To persuade someone to pick up their trash, sometimes you have to get them to pick up a paddle.
The San Antonio River Authority launched its Be River Proud kayak series on Oct. 5 with a float on the Mission Reach on San Antonio’s South Side. The event was part of the River Authority’s latest push to turn more people into river stewards by seeing the waterway up close. About 40 kayakers paddled the 2-mile stretch between VFW Boulevard and Mission Parkway.
The authority, whose territory includes Bexar, Wilson, Karnes, and Goliad counties, has been working to improve water quality in the river and open more of it up for hiking, biking, and floating.
“We firmly believe if citizens get out and experience the river firsthand, they’ll walk away with a greater appreciation of it as a resource to be protected,” said Steven Schauer, the River Authority’s director of government and public affairs.
Nine more trips are scheduled through the end of 2019 and first half of 2020, with River Authority officials still deciding which events will have kayaks provided and which will require attendees to bring their own boats. On June 30, the authority will give away a kayak, paddle, and life vest to a random attendee who has signed up for at least one of its upcoming kayak events.
On Nov. 2, paddlers will meander through the 6.5-mile stretch of the river in Goliad County from U.S. Highway 59 to Goliad State Park as part of an annual Fall Harvest Flotilla event. On Dec. 19, kayakers will get a chance to access the Museum Reach north of downtown at night to see the river lit up for the holidays. Schauer said.
Other upcoming excursions include paddling on the river in southern Bexar and northern Wilson counties, and along the Mission and Museum reaches in San Antonio.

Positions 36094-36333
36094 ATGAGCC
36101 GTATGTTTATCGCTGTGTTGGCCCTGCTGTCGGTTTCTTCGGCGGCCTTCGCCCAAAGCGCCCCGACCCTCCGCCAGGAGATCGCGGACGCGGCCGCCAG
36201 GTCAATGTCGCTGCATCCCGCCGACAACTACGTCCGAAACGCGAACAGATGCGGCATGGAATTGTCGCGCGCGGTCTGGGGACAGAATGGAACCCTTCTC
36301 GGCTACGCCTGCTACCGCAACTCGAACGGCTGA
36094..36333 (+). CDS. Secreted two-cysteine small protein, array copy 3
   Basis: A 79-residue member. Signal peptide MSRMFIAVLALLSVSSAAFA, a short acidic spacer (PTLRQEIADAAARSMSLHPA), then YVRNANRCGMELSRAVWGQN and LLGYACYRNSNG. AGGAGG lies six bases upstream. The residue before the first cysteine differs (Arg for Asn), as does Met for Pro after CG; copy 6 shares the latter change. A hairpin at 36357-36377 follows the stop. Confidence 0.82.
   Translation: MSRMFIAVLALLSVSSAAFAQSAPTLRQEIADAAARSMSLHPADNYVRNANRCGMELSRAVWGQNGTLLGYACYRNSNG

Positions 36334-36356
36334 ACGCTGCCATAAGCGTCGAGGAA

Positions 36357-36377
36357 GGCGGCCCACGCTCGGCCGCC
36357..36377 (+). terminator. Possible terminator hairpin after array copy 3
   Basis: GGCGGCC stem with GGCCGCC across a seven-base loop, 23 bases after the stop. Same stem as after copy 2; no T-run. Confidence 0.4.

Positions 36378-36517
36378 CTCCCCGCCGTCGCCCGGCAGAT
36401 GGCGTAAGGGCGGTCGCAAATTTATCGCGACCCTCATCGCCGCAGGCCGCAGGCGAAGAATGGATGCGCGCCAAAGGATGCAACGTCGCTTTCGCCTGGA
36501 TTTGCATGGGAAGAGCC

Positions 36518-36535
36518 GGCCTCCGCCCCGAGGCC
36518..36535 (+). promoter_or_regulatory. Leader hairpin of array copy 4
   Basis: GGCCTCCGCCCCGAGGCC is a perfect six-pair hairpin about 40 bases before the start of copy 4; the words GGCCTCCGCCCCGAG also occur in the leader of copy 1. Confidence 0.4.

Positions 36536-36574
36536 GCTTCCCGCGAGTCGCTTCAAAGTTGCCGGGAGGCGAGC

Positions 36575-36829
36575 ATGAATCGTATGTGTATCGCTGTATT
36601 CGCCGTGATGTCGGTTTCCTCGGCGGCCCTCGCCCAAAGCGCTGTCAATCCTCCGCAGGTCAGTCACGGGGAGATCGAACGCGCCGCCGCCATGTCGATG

Schauer this year saw most of the 240-mile San Antonio River firsthand when he kayaked the river from Brackenridge Park to its final destination in San Antonio Bay, part of the Texas Coastal Bend. He produced two short films chronicling his trip.
Along the way, Schauer watched beavers on the river near Falls City and floated past a river ford in Karnes County first used by Native Americans and, later, Spanish explorers. The experiences made the trip “one of the best personal experiences of my life,” Schauer said.
“We forget or are just simply not aware of as a community this beautiful natural resource that flows all the way to the Gulf Coast,” he continued. “It’s really a spectacular river, from its urban center here on its rural journey through South Texas.”
But the river also has its struggles. In its urban reaches, bacteria and other pollution in the river increase during and after rainstorms that wash chemicals, animal waste, and debris into the river. On dry days, the river is clean enough for paddling under State environmental standards.
South of San Antonio, parts of the river also suffer from the city’s trash that’s floated downstream and backed up behind aquatic plants or logs.
“It’s this interesting juxtaposition of this beautiful river, and every once in a while you’ll come to a location where there’s some debris or vegetation and its piled up with floatable trash,” Schauer said, recalling his trip. “Which is totally something humans can prevent.”
By exposing more people to the river’s beauty, the River Authority might be able to convert more people into river stewards, Schauer said. Once people experience the river, they might do more to protect it by reducing the amount of asphalt and pavement on their properties, picking up pet waste, and properly disposing of garbage, he said.